ntbirds - flock bronzewings in Darwin

To: "" <>
Subject: ntbirds - flock bronzewings in Darwin
From: "Colin R" <>
Date: Mon, 12 Sep 2011 08:01:18 +1000

This example only supports the need for a central database/information
distribution centre such as has been attempted, under much critisicm, by
a couple of individuals in the birding community. I have just spent a
week in NT and information like this would have been valuable... if we
could have accessed it. I doubt we could have because we had no phone
reception for most of the trip, right thru Kakadu and Mataranka, we did
get some signal in Katherine but accessing the internet would have been
difficult elsewhere. 

Having said that does not diminish the need to centralise the
information birders need. I see someone has asked 'how many other local
lists are there out there?' The question better asked is 'how can we do
this better, so we don't have dozens (?) of semi private, local lists
floating around that noone ever hears about". No one can keep a track of
these sites as they do come and go, I found one that was recommended to
be two years out of date.

Currently Eremaea probably comes closest to achieving that goal, but
everyone has to get involved and enter their sightings - the difficulty
will be in convincing those to contribute and that's not easy. I know
several good birders who, while not turning up any extreme rarities,
could offer good solid contributions, but don't. However, even getting
the ones who contribute to these 'local' lists to change their pattern
would be more than worthwhile. The SMS system currently being trialled
is very useful, but does tend to highlight extremes rather than really
interesting stuff - such as those described below.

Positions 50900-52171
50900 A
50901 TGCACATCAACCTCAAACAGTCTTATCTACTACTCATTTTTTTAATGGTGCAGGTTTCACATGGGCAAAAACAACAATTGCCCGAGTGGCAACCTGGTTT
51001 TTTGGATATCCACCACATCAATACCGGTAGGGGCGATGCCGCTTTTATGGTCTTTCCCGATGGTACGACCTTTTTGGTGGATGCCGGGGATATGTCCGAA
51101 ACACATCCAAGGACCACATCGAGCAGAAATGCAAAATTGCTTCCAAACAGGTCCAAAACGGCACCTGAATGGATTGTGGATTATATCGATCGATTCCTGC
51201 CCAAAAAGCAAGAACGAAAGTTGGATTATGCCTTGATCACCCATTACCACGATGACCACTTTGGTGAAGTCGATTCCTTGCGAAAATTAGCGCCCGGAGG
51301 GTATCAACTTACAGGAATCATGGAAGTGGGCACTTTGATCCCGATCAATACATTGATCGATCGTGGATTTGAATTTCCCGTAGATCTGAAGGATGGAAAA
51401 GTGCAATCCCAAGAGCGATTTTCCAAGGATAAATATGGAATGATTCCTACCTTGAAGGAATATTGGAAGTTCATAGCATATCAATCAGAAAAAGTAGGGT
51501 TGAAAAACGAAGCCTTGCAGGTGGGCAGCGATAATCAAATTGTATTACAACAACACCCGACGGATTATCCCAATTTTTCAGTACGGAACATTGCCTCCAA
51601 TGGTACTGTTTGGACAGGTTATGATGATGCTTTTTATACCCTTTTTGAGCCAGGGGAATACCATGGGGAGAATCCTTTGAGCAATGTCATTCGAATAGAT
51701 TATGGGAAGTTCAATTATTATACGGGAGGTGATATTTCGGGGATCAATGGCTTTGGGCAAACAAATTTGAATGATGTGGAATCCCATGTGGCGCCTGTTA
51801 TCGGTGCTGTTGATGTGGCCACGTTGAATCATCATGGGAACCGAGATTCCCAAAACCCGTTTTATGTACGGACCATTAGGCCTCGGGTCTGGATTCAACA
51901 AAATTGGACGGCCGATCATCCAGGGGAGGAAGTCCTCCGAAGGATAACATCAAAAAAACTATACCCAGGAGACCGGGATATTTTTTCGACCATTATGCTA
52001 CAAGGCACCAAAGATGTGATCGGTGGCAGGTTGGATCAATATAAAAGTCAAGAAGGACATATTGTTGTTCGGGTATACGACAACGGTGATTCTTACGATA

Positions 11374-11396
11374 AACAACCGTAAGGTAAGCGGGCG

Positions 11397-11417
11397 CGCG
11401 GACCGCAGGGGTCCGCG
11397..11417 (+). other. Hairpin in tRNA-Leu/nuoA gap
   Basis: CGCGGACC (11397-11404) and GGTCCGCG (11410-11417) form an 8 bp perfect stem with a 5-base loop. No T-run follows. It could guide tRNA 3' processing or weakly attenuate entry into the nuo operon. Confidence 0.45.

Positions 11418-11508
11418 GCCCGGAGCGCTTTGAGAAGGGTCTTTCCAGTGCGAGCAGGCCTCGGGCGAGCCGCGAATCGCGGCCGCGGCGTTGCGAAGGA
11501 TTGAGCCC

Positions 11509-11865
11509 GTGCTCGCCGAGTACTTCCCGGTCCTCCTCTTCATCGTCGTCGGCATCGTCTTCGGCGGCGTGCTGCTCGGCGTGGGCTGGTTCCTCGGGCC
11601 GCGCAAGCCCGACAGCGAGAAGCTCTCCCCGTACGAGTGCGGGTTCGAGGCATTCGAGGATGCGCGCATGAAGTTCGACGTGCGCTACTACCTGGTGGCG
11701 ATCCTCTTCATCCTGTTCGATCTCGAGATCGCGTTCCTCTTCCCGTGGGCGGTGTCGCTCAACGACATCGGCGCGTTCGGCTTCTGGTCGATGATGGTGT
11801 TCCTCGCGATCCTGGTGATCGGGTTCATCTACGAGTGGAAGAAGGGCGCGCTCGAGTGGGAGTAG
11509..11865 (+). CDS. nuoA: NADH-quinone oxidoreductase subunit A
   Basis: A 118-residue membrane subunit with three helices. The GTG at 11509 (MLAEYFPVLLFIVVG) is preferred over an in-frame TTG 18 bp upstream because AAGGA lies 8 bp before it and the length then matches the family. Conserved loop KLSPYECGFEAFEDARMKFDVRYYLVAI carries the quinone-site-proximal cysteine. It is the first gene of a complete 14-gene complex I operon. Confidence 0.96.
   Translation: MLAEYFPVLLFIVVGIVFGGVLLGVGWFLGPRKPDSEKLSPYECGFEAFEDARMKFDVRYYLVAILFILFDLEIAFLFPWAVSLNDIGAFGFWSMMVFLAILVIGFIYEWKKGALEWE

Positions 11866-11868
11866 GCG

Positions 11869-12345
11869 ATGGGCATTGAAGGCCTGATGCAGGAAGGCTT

Until this happens and we actually take some action, we will continue to
experience the issue raised by Bas - and we will continue to bird with
one eye only.


On Friday, September 09, 2011 8:05 PM, "Bas Hensen"
<> wrote:
> As a regular dry season visitor to Darwin I have noticed that in the last
> month several serious birders, contributing bird lists to the Eremaea
> site, have passed through, and missed out on unusual, or seasonal
> specialties in this area.  They were clearly people with regular internet
> access.  They could have avoided "missing out" by joining the local
> messaging service ntbirds ( at least for the time
> they were up here ( it is free).  Conversely if visitors see birds that
> are highly unusual, the locals would appreciate hearing about it on their
> local site: eg: recently red goshawk sightings at Edith Falls and
> Corroboree Billabong, both unusual, did not get onto our local network .
> Two birders, who took the trouble to walk around the Leanyer Sewage
> Ponds, hard work in buid-up conditions,  missed the little ringed
> plover(s) and white-winged black tern, which have been there since late
> August and were reported on ntbirds.
> A current example is the twice daily ( 9 am and 6.30 pm)  visit of a
> flock of 18 flock bronzewings, since Sept 2, in the swamp area to the
> north of Holmes Jungle Nature park (access through the park, watch out 6
> pm closing for cars).  Another is the unusual singing honeyeater at
> Nightcliff rock platform, and the recent arrival of the first oriental
> plover there.  On past performance, the plovers should soon be there in
> the mornings on a regular basis for the next month or so.
> Find out up to date info about the easiest place to see chestnut-backed
> button quail, gouldian finches and more.
> Enough said,  happy Birding,   Bas Hensen
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  Colin Reid
So many birds, so little time...... 

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